The Shape of Water was the most-nominated film at the Oscars on Sunday night, and it won in four categories: Production Design, Original Score, Director, and the all-important Best Picture.
A fantastical, watery romance between a mute woman and a fish-man, The Shape of Water is directed by Guillermo del Toro, a beloved director of movies in many genres — horror (The Devil’s Backbone), gothic romance (Crimson Peak), action/sci-fi (Pacific Rim), comics (Hellboy), and fantasy (Pan’s Labyrinth).
The Shape of Water feels like his most accessible film in a while, fish-man romance notwithstanding. Somewhere between a fairy tale, a fable, and a fantasy, it’s garnered strong reviews from critics and done well at the box office. With a cast including Richard Jenkins, Sally Hawkins, and Octavia Spencer (all of whom were nominated for Oscars for their roles), it’s a film that’s easy to love.
It also makes perfect sense as a Best Picture winner in 2018. Though the past few years of nominees were smaller independent features like Moonlight and Spotlight — the kinds of picks that genuinely surprised many prognosticators — The Shape of Water feels in many ways like a classic Academy pick. It’s a beautifully shot movie with a story that follows the traditional arcs of a fairy tale romance.
And it’s also a tribute to “the power of cinema,” something the Academy loves to honor. The Oscars, after all, are professional guild awards that Hollywood awards to its own. And for films like The Artist (2012) and Argo (2013), that proclivity to praise films about moviemaking resulted in Best Picture awards.
The Shape of Water wears its classic Hollywood influences on its sleeve, up to and including a story that openly riffs on the 1954 sci-fi-horror classic The Creature From the Black Lagoon, a black-and-white dance sequence straight out a Ginger Rogers and Fred Astaire picture, and a main location set over a cinema that’s playing Henry Koster’s 1960 biblical epic The Book of Ruth. Though it’s not a movie about the movies, it certainly calls to Hollywood history for its look, its story, and many of its character details.
And yet, it’s thoroughly a movie made for 2018. In talking about the film throughout awards season, del Toro has been clear that he sees it as an allegorical film about embracing the other. Hawkins’s character is a mute woman, Jenkins’s is a closeted gay man, Spencer’s is a black woman, and the fish-man is, well, a fish-man. The film’s only villain is played by Michael Shannon: an angry, bitter, cruel boss-man who’s certain of his own superiority to everyone who isn’t a white man like himself, and whose religion hasn’t helped him learn anything like love.
The lines aren’t hard to draw: Though The Shape of Water is set half a century ago, it’s obviously meant as a commentary — from a Mexican director, no less — on the noxious nature of ideologies that leave no room for empathy. You can’t exactly call it political, but its social commentary has political ramifications.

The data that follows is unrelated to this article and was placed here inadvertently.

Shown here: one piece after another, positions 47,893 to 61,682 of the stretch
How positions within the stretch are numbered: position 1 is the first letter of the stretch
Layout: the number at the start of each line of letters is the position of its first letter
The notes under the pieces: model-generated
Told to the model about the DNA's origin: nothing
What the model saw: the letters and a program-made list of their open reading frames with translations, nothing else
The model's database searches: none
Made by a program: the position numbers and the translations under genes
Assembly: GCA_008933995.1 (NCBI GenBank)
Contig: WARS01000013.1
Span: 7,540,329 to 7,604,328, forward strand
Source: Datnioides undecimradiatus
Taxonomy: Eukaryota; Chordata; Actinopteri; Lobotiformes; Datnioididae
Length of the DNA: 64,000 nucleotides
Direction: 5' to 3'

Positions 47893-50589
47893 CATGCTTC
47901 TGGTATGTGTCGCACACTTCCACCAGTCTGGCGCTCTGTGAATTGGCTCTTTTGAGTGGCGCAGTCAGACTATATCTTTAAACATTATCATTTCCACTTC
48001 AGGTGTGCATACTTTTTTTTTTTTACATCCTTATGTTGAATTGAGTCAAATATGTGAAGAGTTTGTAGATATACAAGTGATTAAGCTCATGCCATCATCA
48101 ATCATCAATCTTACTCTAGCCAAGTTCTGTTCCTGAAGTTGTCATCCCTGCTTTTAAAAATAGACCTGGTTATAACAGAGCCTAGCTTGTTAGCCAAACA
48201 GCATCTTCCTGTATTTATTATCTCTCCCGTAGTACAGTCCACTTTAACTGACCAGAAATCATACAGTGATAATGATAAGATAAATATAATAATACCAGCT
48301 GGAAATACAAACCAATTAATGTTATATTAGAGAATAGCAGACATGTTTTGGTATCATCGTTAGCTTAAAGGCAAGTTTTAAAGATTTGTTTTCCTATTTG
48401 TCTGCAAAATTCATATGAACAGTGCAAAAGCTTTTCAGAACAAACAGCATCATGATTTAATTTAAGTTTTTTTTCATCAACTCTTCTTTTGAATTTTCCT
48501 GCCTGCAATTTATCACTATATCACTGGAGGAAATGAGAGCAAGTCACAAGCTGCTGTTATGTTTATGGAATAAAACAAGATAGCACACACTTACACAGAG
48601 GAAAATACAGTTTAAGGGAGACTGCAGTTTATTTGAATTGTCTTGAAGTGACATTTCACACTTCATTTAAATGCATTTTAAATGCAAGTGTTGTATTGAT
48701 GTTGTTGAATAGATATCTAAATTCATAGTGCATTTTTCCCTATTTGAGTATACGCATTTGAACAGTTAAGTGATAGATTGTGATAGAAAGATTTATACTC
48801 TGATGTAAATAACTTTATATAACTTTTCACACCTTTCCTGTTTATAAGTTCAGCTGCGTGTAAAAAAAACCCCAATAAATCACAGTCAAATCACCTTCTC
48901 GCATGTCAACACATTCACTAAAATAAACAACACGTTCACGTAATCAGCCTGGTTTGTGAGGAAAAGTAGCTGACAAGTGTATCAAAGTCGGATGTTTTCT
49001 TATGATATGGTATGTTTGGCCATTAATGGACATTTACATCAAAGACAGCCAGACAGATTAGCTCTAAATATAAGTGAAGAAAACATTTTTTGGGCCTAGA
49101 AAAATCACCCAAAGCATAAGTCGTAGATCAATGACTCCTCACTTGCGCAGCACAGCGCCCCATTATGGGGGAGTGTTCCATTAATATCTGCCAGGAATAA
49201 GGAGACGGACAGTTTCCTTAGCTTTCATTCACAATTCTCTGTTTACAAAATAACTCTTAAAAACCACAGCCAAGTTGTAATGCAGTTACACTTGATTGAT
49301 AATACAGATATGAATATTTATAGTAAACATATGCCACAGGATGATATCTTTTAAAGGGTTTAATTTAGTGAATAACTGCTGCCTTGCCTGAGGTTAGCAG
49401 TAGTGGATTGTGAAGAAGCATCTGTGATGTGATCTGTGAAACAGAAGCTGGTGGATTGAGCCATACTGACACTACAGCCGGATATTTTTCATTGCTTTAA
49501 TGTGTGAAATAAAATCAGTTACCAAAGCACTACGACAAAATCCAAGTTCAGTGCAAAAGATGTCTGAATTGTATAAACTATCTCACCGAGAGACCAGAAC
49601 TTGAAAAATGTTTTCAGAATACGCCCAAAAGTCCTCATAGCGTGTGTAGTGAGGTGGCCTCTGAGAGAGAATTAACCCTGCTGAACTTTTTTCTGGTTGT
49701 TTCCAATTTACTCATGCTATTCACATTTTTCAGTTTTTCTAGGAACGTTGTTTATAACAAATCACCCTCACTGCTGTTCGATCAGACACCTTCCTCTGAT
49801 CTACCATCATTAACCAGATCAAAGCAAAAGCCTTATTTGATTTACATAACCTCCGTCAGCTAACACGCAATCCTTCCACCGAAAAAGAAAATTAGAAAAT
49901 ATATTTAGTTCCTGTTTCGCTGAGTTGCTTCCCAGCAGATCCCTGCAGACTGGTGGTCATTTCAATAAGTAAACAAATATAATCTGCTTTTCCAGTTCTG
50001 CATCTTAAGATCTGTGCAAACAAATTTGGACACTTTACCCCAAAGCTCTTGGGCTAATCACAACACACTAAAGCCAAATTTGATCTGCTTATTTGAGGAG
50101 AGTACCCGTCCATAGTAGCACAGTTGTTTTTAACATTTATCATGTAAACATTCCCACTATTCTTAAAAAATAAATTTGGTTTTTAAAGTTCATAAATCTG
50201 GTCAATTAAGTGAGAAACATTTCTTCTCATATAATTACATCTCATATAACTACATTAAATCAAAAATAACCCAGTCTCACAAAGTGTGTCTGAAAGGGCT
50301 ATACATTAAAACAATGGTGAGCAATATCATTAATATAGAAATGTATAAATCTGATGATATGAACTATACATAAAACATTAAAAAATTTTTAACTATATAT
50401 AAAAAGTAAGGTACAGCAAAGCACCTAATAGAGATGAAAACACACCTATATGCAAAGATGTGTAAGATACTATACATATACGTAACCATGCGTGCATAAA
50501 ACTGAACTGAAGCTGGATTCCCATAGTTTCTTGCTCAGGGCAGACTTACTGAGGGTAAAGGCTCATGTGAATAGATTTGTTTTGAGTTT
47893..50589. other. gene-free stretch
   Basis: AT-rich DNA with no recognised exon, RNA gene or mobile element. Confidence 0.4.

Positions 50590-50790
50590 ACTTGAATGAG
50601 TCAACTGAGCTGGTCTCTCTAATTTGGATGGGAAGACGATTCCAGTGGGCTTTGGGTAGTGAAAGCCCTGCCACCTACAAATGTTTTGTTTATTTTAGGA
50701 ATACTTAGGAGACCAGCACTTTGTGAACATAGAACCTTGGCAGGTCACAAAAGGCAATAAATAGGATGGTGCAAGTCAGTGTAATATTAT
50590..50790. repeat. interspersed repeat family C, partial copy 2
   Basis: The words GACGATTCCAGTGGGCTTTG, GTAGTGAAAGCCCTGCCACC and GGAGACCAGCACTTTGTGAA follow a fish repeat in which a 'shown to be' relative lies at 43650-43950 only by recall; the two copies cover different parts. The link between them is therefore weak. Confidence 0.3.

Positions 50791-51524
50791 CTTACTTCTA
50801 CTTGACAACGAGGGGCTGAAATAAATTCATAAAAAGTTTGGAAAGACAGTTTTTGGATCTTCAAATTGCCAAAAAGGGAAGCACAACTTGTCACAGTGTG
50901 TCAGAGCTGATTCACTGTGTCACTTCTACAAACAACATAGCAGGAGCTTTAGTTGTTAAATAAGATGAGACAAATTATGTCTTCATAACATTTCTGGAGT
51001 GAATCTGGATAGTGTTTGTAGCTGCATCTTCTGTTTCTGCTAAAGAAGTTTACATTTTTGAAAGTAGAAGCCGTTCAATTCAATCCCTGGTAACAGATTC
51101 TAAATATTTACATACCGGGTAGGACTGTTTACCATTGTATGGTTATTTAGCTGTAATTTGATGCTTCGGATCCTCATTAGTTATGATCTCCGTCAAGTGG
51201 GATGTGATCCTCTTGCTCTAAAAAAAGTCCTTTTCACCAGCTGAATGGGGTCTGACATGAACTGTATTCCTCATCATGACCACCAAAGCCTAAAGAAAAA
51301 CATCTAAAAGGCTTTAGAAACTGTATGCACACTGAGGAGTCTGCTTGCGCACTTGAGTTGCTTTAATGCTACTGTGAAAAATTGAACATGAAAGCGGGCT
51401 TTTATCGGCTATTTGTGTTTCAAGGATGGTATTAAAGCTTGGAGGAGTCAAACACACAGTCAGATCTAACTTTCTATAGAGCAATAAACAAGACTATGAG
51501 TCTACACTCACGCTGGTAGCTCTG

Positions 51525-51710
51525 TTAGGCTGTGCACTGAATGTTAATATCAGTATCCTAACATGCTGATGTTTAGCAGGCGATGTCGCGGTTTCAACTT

Del Toro explained it to NPR this way:
The movie is about connecting with “the other.” You know, the idea of empathy, the idea of how we do need each other to survive. And that’s why the original title of the screenplay when I wrote it was A Fairy Tale for Troubled Times, because I think that this is a movie that is incredibly pertinent and almost like an antidote to a lot of the cynicism and disconnect that we experience day to day.
In the wake of movements like #OscarsSoWhite and #TimesUp, which have been critical of Hollywood’s lack of inclusion of women and people of color — an exclusion that flies in the face of Hollywood’s supposed progressivism — the Oscars ceremony made a conscious effort to celebrate and spotlight the contributions of those people who have historically been excluded. That’s especially important in an industry rocked by revelations of sexual assault and harassment during this awards season, beginning with the now-disgraced former powerhouse producer Harvey Weinstein.
The ceremony was indicative of how the Academy likely wants to be seen: as making sincere strides toward a more open, equitable, safe workplace for people who don’t belong to its historically largest demographic.
A movie like Get Out, which explicitly and powerfully confronts progressive racism, may have been a stronger statement about the Academy’s direction. But it’s easy to see how The Shape of Water is a strong consensus pick. It’s still a movie about the power of cinema, but it is also critical of prejudices of many sorts, and thus feels like a statement too.
Is The Shape of Water the year’s best picture? That’s up for debate, but what it definitely is not is a surprise, given the Academy’s past, present, and imagined future. Whether it ultimately indicates a return to form or a move toward something new for the Academy remains to be seen.